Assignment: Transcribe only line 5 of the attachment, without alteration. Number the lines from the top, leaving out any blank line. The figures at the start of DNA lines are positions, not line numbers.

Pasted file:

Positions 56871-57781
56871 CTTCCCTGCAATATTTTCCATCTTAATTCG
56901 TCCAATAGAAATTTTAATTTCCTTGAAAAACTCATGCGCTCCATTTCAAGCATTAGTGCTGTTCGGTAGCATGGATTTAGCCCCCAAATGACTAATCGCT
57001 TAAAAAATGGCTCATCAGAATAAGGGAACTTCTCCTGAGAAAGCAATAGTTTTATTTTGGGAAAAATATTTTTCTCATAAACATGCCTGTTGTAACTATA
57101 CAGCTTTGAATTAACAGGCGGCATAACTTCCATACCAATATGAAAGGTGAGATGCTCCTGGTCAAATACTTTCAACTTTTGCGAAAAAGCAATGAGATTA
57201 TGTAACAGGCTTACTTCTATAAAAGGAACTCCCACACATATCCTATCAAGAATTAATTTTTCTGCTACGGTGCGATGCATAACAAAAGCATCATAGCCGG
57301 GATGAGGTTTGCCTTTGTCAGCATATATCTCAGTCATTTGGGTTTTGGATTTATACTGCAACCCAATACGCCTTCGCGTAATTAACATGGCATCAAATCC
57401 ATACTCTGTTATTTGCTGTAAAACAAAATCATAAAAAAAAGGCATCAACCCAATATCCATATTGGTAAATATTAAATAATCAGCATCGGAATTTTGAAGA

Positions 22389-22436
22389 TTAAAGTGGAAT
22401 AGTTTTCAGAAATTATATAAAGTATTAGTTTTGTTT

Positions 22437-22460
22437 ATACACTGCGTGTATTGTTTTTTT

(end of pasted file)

57101 CAGCTTTGAATTAACAGGCGGCATAACTTCCATACCAATATGAAAGGTGAGATGCTCCTGGTCAAATACTTTCAACTTTTGCGAAAAAGCAATGAGATTA